About Cancer

 
 

Cancer of the Cervix

What is the Initial Management of Cervical Cancer ?

1. Precise and definite diagnosis is first important step. Cervical cancer is usually diagnosed by performing:

  • A vaginal examination
  • Colposcopy examination
  • Biopsies of the cervix or tumour

2. Following diagnosis, the next step is to assess the extent of spread (Stage) of the cancer by:

  • CT Scan; MRI Scan or PET-CT Scan
  • Chest X-Ray; Blood Test
  • Examination-under-anaesthesia of the cervix, pelvis and bladder.

What are the treatment options for cervical cancer?

1. Surgery
An operation to remove the cervix and the uterus is a common treatment. If the cancer is at an early stage and has not spread then surgery alone can be curative.

In some cases where the cancer is at a very early stage, it may be possible to just remove the part of the cervix affected by the cancer without removing the entire uterus.

2. Radiotherapy
Radiotherapy is a treatment, which uses high-energy beams of radiation, which are focused on cancerous tissue. This kills cancer cells, or stops cancer cells from multiplying.

Radiotherapy alone can be curative for early stage cervical cancer and may be an alternative to surgery. For more advanced cancers radiotherapy may be advised in addition to other treatments.

3. Chemotherapy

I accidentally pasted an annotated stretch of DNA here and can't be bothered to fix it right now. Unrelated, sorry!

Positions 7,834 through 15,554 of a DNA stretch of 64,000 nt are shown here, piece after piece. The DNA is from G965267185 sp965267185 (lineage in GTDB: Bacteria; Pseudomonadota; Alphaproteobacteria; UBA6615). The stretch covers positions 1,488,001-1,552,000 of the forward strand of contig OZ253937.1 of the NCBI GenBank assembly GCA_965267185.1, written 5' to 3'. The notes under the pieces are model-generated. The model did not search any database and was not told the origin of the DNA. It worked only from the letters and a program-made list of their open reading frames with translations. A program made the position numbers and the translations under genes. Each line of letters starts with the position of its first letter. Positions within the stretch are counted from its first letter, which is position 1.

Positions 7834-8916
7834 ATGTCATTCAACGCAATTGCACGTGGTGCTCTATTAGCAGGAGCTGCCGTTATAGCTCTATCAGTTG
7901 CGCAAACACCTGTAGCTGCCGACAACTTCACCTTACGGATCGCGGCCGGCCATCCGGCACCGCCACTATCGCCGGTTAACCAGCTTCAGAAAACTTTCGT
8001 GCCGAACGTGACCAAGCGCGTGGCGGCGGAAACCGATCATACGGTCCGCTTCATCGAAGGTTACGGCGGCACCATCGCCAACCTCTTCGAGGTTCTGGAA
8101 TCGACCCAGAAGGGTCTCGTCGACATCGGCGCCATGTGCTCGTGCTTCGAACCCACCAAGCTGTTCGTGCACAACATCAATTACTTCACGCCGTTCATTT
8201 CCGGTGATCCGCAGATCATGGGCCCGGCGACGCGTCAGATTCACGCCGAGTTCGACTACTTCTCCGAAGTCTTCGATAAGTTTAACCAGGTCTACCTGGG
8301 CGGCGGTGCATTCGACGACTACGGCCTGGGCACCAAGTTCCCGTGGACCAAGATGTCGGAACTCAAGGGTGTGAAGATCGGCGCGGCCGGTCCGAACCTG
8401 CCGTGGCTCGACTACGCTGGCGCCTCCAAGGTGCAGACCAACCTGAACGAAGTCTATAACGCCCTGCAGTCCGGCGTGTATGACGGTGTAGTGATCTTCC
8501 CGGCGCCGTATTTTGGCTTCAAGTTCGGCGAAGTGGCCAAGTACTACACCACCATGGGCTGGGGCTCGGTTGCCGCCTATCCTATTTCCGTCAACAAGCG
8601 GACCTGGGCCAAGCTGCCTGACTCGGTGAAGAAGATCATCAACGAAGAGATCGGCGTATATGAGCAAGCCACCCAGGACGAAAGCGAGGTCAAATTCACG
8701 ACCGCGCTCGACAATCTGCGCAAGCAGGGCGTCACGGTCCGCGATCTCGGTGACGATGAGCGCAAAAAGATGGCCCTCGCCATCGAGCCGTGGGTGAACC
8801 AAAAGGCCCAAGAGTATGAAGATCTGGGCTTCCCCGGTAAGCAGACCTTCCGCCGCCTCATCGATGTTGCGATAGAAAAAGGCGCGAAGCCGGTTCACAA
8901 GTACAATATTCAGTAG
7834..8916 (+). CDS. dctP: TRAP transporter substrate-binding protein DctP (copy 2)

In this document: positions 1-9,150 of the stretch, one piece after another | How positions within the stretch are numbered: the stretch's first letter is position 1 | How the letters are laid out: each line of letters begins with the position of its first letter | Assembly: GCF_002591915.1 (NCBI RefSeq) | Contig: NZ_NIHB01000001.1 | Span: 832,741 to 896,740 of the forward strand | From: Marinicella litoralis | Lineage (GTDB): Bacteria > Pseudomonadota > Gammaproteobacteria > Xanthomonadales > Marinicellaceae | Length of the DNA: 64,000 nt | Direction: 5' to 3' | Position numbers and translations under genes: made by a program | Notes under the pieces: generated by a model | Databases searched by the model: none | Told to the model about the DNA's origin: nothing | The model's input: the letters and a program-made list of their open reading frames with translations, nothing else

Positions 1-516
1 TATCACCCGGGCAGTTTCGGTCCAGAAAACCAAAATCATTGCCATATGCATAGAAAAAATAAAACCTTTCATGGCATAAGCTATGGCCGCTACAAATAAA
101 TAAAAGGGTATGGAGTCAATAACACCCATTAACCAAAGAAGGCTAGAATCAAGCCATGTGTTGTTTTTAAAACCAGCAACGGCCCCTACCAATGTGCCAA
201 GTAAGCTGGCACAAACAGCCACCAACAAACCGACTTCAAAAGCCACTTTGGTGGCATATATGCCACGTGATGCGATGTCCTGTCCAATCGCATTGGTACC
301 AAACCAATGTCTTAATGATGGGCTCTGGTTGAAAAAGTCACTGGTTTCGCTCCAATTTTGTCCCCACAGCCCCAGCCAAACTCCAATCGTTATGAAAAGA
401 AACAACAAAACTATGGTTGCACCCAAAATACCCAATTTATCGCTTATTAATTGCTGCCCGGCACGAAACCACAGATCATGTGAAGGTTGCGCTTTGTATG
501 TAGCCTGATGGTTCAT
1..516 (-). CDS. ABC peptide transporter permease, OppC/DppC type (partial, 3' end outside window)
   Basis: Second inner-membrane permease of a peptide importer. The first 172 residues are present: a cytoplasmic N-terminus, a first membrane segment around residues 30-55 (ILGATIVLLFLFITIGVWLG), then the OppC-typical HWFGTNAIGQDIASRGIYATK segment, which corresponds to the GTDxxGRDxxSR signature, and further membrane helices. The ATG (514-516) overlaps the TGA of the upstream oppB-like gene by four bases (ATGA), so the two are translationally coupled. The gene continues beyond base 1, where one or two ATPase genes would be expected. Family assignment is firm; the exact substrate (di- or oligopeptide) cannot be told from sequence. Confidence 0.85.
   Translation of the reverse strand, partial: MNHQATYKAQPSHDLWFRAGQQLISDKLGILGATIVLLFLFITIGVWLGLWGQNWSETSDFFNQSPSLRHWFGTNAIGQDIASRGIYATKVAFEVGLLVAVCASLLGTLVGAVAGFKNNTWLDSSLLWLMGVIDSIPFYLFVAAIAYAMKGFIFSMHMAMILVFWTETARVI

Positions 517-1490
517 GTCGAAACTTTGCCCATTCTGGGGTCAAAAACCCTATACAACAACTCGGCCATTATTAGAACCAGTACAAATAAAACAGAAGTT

Chemotherapy is a treatment of cancer by using anti-cancer drugs, which kill cancer cells, or stop them from multiplying. Chemotherapy may be given in addition to radiotherapy or surgery in certain situations.

What are the different stages of cervical cancer, their treatment and the chances of cure ?

1. Microscopic Stage

  • Surgery is a preferred mode of treatment for very early (microscopic) disease.
  • A hysterectomy can be avoided at the earliest of this stage.
  • Cure rate : 90% to close-to-100%

2. Early Localised (confined to the pelvis) Stage

  • Surgery and radiotherapy are equally good. The choice of treatment will depend on the wish and needs of the patient involved. In surgery, a radical (more extensive) hysterectomy is required.
  • Cure rate : Averages 70% - 90% (average 85%)

3. Locally (still confined to the pelvis) Advanced Stage

  • Combination of radiotherapy and chemotherapy is used and the treatment would usually take about 2 months.
  • Surgery is not used to treat this stage of disease.
  • Cure rate : 30% – 60%

4. Metastatic Disease (Distant spread has occurred)

  • Where the cancer has spread to distant organs like the lungs, liver or bones, chemotherapy would be employed together with radiotherapy.
  • Cure rate : Very poor. Less than 20% of patients survive to 5 years.
 
     
 


 
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